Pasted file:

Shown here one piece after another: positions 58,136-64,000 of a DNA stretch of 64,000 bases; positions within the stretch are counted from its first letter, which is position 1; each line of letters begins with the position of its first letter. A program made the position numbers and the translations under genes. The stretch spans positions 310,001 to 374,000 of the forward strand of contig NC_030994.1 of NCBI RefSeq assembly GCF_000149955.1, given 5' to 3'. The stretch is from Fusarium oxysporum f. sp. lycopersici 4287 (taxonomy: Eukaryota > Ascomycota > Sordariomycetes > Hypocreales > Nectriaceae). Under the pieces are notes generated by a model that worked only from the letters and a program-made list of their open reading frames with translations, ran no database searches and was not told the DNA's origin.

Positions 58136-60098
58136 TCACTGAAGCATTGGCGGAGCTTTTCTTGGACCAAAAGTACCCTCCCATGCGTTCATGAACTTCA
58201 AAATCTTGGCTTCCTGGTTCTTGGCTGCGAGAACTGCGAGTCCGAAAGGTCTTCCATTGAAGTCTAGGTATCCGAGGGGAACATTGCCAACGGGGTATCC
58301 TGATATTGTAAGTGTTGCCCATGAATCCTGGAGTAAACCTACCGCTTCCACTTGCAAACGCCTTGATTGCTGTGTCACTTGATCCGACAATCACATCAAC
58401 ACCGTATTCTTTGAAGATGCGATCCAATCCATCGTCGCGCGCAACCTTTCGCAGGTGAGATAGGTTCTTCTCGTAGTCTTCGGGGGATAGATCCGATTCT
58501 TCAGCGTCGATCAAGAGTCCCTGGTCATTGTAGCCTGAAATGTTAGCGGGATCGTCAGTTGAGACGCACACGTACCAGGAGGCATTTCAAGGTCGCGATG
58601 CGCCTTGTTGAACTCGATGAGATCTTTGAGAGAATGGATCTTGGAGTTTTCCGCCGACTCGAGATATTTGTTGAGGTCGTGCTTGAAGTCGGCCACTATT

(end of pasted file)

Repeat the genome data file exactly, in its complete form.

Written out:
Shown here one piece after another: positions 58,136-64,000 of a DNA stretch of 64,000 bases; positions within the stretch are counted from its first letter, which is position 1; each line of letters begins with the position of its first letter. A program made the position numbers and the translations under genes. The stretch spans positions 310,001 to 374,000 of the forward strand of contig NC_030994.1 of NCBI RefSeq assembly GCF_000149955.1, given 5' to 3'. The stretch is from Fusarium oxysporum f. sp. lycopersici 4287 (taxonomy: Eukaryota > Ascomycota > Sordariomycetes > Hypocreales > Nectriaceae). Under the pieces are notes generated by a model that worked only from the letters and a program-made list of their open reading frames with translations, ran no database searches and was not told the DNA's origin.

Positions 58136-60098
58136 TCACTGAAGCATTGGCGGAGCTTTTCTTGGACCAAAAGTACCCTCCCATGCGTTCATGAACTTCA
58201 AAATCTTGGCTTCCTGGTTCTTGGCTGCGAGAACTGCGAGTCCGAAAGGTCTTCCATTGAAGTCTAGGTATCCGAGGGGAACATTGCCAACGGGGTATCC
58301 TGATATTGTAAGTGTTGCCCATGAATCCTGGAGTAAACCTACCGCTTCCACTTGCAAACGCCTTGATTGCTGTGTCACTTGATCCGACAATCACATCAAC
58401 ACCGTATTCTTTGAAGATGCGATCCAATCCATCGTCGCGCGCAACCTTTCGCAGGTGAGATAGGTTCTTCTCGTAGTCTTCGGGGGATAGATCCGATTCT
58501 TCAGCGTCGATCAAGAGTCCCTGGTCATTGTAGCCTGAAATGTTAGCGGGATCGTCAGTTGAGACGCACACGTACCAGGAGGCATTTCAAGGTCGCGATG
58601 CGCCTTGTTGAACTCGATGAGATCTTTGAGAGAATGGATCTTGGAGTTTTCCGCCGACTCGAGATATTTGTTGAGGTCGTGCTTGAAGTCGGCCACTATT